With the disappearance of hack horror writer Sutter Cane, all Hell is breaking loose...literally! Author Cane, it seems, has a knack for description that really brings his evil creepy-crawlies to life. Insurance investigator John Trent is sent to investigate Cane's mysterious vanishing act and ends up in the sleepy little East Coast town of Hobb's End. The fact that this town exists as a figment of Cane's twisted imagination is only the beginning of Trent's problems.Written by
Tad Dibbern <DIBBERN_D@a1.mscf.upenn.edu>
In the film, the works of Sutter Cane are occasionally quoted. Most if not all of these quotes are actually taken directly from several H.P. Lovecraft short stories with some adaptations to fit them into the film story. Most notably, in the scene where Styles reads to Trent as he gazes into the abyss--her speech lifts much of its description, including such elements as "the illimitable gulf of the unknown" from the last few paragraphs of Lovecraft's "The Rats in the Walls." In an earlier scene as well, Trent reads a line verbatim from Lovecraft's "The Haunter of the Dark," in reference to the black church being "the seat of an evil older than mankind and wider than the known universe." See more »
(at around 14 mins) When the axe-wielding madman is shot several times by police men, no visible bullet marks are made by the gunfire. See more »
You're waiting to hear about my 'them', aren't you?
My 'them'. Every paranoid schizophrenic has one; a 'them', a 'they', an 'it'. And you want to hear about my 'them', don't you?
I want to know how you got here.
Things are turning to shit out there, aren't they?
See more »
Animal action was monitored by the American Humane Association with on set supervision by the Toronto Humane Society. No animal was harmed in the making of this film.
Human interaction was monitored by the Inter Planetary Psychiatric Association. The body count was high, the casualties are heavy. See more »
The original theatrical release had the 1987-1994 New Line Cinema logo at the opening. The 2013 Blu-ray from Warner Bros. plasters it with the modern New Line logo. But the 2018 Blu-ray release from Shout! Factory restores the original logo. See more »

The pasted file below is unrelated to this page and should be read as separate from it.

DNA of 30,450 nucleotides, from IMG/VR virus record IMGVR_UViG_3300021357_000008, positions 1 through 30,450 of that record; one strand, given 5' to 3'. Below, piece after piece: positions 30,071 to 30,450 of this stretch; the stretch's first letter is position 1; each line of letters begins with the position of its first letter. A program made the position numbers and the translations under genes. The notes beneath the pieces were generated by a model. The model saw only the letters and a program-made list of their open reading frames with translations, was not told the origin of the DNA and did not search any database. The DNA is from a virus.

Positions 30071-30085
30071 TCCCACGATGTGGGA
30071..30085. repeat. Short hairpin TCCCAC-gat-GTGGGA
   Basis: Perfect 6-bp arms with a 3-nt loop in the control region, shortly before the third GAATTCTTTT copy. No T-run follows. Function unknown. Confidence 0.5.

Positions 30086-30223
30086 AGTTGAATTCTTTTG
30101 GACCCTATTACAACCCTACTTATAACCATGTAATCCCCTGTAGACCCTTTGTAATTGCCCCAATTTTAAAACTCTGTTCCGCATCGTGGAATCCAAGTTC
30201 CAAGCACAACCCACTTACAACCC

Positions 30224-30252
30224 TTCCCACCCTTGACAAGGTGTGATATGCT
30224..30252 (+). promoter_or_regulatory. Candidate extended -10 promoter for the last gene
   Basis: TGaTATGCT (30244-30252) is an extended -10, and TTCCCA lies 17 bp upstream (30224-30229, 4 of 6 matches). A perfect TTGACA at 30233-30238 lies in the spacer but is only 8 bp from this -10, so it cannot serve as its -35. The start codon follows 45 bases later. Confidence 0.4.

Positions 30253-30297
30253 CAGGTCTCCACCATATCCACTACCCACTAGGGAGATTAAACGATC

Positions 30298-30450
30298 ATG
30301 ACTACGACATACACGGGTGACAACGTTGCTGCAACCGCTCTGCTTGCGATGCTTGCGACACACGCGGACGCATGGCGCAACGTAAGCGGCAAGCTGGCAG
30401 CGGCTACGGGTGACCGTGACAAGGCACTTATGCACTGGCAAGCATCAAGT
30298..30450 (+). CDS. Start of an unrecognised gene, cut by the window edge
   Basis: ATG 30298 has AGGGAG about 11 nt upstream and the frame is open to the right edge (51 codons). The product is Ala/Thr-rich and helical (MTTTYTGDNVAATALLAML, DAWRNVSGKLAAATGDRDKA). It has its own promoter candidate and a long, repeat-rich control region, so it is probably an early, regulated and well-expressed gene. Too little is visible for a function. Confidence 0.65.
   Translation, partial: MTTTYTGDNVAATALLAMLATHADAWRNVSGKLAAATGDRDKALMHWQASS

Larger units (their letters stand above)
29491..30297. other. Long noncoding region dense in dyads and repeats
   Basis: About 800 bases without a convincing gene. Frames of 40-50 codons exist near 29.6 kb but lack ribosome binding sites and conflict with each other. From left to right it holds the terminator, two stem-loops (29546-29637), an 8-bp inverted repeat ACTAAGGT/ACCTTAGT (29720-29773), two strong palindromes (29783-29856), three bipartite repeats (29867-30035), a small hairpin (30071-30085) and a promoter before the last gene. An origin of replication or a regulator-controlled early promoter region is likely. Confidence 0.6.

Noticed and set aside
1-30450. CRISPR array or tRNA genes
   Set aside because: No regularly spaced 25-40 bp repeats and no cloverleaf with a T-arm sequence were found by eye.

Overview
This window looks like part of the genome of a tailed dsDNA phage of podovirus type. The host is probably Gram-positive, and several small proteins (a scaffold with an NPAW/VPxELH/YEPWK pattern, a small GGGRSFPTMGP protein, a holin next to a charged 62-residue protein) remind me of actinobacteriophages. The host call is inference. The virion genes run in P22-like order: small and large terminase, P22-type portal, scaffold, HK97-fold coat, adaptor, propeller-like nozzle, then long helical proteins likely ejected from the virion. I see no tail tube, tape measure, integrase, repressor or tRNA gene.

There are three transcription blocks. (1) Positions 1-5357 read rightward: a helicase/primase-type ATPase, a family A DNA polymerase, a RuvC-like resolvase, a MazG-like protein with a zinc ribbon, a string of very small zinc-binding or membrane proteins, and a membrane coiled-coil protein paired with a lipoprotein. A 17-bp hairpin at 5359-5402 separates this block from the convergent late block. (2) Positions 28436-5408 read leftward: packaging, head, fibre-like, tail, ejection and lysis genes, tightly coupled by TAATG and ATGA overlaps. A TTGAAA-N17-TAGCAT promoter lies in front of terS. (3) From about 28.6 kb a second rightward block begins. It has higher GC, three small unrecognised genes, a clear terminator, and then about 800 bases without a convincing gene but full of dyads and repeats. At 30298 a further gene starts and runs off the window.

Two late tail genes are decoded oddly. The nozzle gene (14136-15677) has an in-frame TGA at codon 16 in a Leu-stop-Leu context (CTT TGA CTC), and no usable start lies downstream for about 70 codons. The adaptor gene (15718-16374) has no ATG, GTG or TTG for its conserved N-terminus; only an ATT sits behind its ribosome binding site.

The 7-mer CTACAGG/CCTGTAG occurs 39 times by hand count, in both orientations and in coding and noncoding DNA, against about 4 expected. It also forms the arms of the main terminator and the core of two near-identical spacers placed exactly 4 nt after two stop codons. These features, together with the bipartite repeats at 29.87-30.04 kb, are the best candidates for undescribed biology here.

Veteran filmmaker John Carpenter gets a lot of flak for the admittedly spotty latter half of his career, but can still take pride in this stylish bit of mind-bending, nightmarish insanity. It does lose a little something once the mystery elements are de-emphasized and the lunatic imagery takes over, but there is something here for a variety of horror fans, those who crave imaginative effects work and those who simply enjoy the idea of imagination run amok, as characters end up in a place where fantasy and reality are no longer distinguishable from each other. It also utilizes a doomsday theme, and is the final film in what the director calls his "Apocalypse Trilogy" (after "The Thing" and "Prince of Darkness"). The visual effects are simply spectacular, with the renowned KNB group obviously having a ball coming up with assorted gore and creature gags.
Sam Neill, who'd previously played the villain in Carpenters' "Memoirs of an Invisible Man", stars here as John Trent, a cynical freelance insurance investigator who is good at what he does, and also *enjoys* what he does. He's hired by a publishing magnate, Jackson Harglow (Charlton Heston), to look into the disappearance of a phenomenally successful horror author Sutter Cane (an obvious nod to a certain other famous horror writer). When he and his travelling companion, Linda Styles (Julie Carmen), arrive in the small town of Hobbs End - a place that supposedly *only* exists in Canes' mind - things take an extremely bizarre turn, and poor Trent, one of those hardcore rational types who is sure there must be some logic to all of this, is taken for a dark and interesting ride.
This had been written a few years previous by future big time Hollywood executive Michael De Luca, and was intended to be a derivation of concepts created by the legendary H.P. Lovecraft. Carpenter clearly saw the potential for some true horror in this script, and does a bang-up job in crafting a continuously ominous mood and plenty of weird atmosphere. As usual, his score (composed in collaboration with Jim Lang) is excellent. The ending is downright brilliant (at least, in this viewers' opinion), and getting there is just as much fun. Neill is superb in the lead; this is almost entirely his show, although the great German actor Jurgen Prochnow makes the most of his limited screen time as Cane. Some of the supporting actors - David Warner, John Glover, Bernie Casey, Peter Jason, Frances Bay - aren't seen all that much, but it's still nice to see them here.
Like a lot of Carpenters' work, it just wasn't appreciated that much in its time (20 years ago now), but it's gained a fair amount of respect in the years since among horror fans.
Eight out of 10.
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